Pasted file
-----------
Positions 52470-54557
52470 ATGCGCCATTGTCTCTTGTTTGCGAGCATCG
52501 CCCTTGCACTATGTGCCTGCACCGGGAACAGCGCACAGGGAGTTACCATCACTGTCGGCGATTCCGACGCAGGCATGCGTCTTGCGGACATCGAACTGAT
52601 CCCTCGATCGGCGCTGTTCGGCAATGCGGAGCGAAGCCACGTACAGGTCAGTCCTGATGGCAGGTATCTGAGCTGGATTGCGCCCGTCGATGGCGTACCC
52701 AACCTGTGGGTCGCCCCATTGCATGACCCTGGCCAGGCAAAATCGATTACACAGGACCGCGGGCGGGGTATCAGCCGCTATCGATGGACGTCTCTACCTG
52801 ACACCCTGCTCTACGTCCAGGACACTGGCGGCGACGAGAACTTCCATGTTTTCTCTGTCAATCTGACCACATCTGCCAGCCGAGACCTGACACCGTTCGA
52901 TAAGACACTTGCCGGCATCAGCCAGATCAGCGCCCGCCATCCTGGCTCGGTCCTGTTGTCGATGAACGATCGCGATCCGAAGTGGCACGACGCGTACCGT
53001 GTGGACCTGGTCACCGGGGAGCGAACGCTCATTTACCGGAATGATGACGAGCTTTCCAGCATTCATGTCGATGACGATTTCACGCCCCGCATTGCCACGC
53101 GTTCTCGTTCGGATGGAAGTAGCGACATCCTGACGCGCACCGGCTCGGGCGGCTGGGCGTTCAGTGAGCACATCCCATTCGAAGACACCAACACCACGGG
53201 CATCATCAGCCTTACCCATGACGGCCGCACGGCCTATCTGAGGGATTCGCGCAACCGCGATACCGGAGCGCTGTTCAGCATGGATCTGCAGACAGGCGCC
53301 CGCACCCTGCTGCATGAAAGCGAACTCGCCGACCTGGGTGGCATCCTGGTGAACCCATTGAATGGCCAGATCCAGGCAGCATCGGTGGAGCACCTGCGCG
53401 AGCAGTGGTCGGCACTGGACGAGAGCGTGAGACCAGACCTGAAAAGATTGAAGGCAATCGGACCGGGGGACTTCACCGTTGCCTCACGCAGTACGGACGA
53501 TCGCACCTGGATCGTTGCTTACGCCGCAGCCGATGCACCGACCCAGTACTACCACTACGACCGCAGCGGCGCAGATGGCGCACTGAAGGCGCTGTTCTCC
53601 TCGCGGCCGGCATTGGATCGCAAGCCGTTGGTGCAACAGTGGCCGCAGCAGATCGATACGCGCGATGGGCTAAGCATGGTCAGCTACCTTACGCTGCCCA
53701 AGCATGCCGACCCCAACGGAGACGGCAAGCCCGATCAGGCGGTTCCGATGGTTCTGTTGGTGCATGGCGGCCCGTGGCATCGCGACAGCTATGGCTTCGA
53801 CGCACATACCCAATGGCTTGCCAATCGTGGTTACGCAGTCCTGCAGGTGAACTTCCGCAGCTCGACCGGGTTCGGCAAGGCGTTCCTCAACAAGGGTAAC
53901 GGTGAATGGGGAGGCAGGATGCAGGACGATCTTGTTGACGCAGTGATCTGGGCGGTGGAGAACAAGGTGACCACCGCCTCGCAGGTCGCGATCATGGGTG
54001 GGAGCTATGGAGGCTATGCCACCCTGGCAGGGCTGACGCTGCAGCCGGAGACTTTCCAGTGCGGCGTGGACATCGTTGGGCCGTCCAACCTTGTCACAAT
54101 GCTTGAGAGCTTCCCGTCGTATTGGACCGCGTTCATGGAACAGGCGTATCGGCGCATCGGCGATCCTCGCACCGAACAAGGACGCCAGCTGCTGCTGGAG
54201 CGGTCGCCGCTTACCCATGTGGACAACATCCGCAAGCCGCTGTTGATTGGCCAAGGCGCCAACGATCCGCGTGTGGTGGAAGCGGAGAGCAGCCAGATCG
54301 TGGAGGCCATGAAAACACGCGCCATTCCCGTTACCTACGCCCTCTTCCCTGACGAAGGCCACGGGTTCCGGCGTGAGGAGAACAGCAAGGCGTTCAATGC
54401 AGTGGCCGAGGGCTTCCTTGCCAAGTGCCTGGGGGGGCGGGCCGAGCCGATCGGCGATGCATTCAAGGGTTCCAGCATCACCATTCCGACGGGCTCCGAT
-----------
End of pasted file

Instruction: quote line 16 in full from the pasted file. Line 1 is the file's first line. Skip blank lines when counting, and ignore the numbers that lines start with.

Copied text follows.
53801 CGCACATACCCAATGGCTTGCCAATCGTGGTTACGCAGTCCTGCAGGTGAACTTCCGCAGCTCGACCGGGTTCGGCAAGGCGTTCCTCAACAAGGGTAAC